Watershed is an ideal natural unit over which hydrological processes are integrated
and for which a water balance may be constructed to show the disposal of
precipitation into a number of subsequent forms i.e. interception, soil moisture and
ground storages, evapotranspiration and run-off. Also, the watershed approach is
logical for evaluating the biophysical linkages of upland and downstream
activities, this approach is holistic and environmental impacts can readily be
evaluated ( Eastern and Brooks, 1985 ).
Importance of upstream and downstream linkage
Upstream and downstream linkage is a unique feature for the management and
utilization of watershed resources. Conflicts between upstream and downstream
users of land, forest and water are on the rise because of limited access of poor
people to these resources.
It is not possible to ensure the long-term protection of downstream river banks and biodiversity without the conservation of upstream land. Eg, The Churia and Bhabar region is important for the ecological and economic development of the Terai region because it is the recharge zone for the groundwater of the Terai. This region receives higher rainfall than the Terai and Mid-hills and recharges aquafer crucial for agricultural productivity of the most densely populated region of Nepal. In Nepal, about one-fourth of the people live below the poverty line and lack access to good quality land and off-farm employment opportunities. Therefore, they are compelled to encroach on forests and pastures for fulfilling their basic needs of food, fodder and fuel. The increasing depletion of forests has destabilized the whole system to such an extent that the future of both the highlanders and lowlanders of Nepal is at risk.
The majority of poor people who live in the hills or the Terai of Nepal, or upstream
or downstream of any watershed, rely on agriculture for their employment.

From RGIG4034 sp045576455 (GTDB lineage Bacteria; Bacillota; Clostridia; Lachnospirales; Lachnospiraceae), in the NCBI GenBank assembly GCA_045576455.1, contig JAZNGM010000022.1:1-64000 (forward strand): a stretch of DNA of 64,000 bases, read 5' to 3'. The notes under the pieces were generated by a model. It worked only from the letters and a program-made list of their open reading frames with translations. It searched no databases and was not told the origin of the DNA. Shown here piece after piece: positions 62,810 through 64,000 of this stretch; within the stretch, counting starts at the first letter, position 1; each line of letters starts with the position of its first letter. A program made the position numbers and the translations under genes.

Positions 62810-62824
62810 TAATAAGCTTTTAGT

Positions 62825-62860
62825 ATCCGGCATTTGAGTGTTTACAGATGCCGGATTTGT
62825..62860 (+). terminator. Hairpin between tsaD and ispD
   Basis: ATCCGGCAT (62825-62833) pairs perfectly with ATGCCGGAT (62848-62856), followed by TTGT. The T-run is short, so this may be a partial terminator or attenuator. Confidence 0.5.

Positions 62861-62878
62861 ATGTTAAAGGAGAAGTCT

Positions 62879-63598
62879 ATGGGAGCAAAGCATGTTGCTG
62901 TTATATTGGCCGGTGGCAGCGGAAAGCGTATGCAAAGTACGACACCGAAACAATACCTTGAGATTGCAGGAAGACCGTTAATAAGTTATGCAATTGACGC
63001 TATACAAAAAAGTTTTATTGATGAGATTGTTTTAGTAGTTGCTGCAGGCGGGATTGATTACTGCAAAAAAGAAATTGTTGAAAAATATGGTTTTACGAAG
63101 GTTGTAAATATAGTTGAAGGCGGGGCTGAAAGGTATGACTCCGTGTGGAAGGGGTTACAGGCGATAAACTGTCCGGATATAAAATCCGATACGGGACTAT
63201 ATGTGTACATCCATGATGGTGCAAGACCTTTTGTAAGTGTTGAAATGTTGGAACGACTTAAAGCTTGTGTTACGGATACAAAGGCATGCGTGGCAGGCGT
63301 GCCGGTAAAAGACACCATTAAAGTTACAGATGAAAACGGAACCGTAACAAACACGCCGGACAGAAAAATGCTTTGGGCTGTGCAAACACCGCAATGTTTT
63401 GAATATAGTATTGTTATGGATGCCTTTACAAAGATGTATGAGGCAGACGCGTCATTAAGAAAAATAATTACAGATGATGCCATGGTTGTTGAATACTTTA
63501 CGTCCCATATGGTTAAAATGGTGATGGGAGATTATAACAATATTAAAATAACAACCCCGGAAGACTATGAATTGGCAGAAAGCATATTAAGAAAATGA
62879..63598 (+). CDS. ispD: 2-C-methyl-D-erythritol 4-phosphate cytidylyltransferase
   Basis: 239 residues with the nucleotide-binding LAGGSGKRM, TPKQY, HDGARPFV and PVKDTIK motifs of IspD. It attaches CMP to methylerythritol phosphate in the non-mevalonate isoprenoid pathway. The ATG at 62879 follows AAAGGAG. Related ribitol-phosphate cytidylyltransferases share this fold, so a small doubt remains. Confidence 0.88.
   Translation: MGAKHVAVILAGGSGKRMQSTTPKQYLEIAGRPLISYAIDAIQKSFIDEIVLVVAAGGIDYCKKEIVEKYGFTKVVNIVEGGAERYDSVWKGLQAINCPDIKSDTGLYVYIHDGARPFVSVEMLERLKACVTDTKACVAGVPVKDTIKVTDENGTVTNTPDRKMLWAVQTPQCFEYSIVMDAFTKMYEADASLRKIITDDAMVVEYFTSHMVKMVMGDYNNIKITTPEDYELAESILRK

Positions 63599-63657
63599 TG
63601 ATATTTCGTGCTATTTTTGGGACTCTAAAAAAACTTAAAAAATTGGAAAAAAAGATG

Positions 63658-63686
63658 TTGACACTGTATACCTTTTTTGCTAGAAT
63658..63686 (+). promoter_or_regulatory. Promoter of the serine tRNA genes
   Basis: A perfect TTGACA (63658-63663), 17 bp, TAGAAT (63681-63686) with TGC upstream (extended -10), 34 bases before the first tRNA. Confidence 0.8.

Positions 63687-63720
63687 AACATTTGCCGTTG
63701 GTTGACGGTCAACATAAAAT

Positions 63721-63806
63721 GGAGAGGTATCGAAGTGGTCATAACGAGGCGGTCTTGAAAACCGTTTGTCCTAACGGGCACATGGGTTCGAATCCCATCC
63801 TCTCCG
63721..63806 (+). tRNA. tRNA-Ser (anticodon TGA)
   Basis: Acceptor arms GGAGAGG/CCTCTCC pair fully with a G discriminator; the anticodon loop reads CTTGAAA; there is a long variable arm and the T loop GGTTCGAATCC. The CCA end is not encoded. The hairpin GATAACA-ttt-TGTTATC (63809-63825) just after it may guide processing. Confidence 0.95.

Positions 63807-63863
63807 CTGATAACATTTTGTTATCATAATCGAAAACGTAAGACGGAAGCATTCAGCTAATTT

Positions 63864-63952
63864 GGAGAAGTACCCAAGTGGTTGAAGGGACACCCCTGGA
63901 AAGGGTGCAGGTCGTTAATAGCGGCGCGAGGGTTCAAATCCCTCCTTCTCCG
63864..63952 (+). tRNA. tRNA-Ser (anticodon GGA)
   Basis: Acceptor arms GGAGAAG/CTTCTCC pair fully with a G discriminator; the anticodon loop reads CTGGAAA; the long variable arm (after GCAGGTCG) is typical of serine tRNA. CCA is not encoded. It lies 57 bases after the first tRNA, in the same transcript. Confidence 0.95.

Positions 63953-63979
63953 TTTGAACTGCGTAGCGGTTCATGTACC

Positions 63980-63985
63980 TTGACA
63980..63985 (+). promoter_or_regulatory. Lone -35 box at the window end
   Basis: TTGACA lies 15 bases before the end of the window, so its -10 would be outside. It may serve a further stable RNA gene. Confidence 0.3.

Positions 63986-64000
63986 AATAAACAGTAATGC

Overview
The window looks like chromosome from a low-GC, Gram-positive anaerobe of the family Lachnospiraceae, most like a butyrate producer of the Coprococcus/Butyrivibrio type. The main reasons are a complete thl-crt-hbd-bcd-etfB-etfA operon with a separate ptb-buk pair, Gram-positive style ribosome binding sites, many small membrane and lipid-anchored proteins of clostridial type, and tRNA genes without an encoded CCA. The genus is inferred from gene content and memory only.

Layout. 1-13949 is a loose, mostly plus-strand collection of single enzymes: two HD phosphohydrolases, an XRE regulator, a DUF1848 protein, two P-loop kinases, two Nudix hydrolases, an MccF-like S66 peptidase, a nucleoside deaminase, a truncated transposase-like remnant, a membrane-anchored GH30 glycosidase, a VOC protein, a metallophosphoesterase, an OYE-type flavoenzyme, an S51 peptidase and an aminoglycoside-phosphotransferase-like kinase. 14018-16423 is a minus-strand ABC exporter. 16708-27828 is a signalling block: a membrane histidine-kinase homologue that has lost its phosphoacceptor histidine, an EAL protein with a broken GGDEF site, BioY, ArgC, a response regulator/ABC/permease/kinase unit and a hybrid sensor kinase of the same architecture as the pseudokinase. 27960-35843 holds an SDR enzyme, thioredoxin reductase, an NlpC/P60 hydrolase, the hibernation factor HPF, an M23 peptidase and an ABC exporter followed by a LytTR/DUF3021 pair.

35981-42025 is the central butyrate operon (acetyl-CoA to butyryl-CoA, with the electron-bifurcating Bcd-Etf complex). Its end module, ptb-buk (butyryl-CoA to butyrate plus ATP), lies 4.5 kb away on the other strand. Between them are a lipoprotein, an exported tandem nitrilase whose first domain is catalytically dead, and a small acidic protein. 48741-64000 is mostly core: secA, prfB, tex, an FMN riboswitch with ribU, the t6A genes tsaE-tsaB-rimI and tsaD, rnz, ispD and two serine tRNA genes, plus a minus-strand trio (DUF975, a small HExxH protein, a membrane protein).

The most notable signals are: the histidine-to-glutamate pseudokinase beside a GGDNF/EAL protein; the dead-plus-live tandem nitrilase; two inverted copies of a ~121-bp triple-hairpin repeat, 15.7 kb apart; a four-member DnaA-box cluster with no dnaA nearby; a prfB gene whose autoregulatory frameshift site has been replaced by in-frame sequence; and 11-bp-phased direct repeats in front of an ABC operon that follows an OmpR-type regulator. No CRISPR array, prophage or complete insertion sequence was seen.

Therefore, intensifying sustainable agriculture, and the PES mechanism, through technological and managerial
innovations, along with management of forest, land and water resources, continues
to be crucial to the people of Nepal to achieve the twin objectives of poverty reduction
and sustainable conservation.
The payment for environmental services (PES) is a noble mechanism in which
“providers” (or sellers) of environmental services are paid by consumers or beneficiaries
of these environmental services i.e the upland people are paid for changing or adopting appropriate land use, technology to help prevent deterioration of lowland resources and infrastructures. There is increasing interest in PES and incentive-based mechanisms with the growing demand for food, drinking water, and energy combined with pressure on natural resources in most parts of the world.
In Nepal, the PES of watershed system is implemented formally for the supply of drinking
water from the upstream (remote villages) to the downstream of highly populated areas,
e.g., Sundarijal water supply project for Kathmandu valley, Kathmandu Upatyaka
water supply project for Kathmandu valley, Dhulikhel water supply project for Banepa
and Dhulikhel in Kavre district, etc. Similarly, the watershed inhabitants are getting the
PES from large projects of Nepal Electrical Authority (NEA) for the conservation and
development of upstream watershed area of the project such as Kulekhani watershed
in Makawanpur district.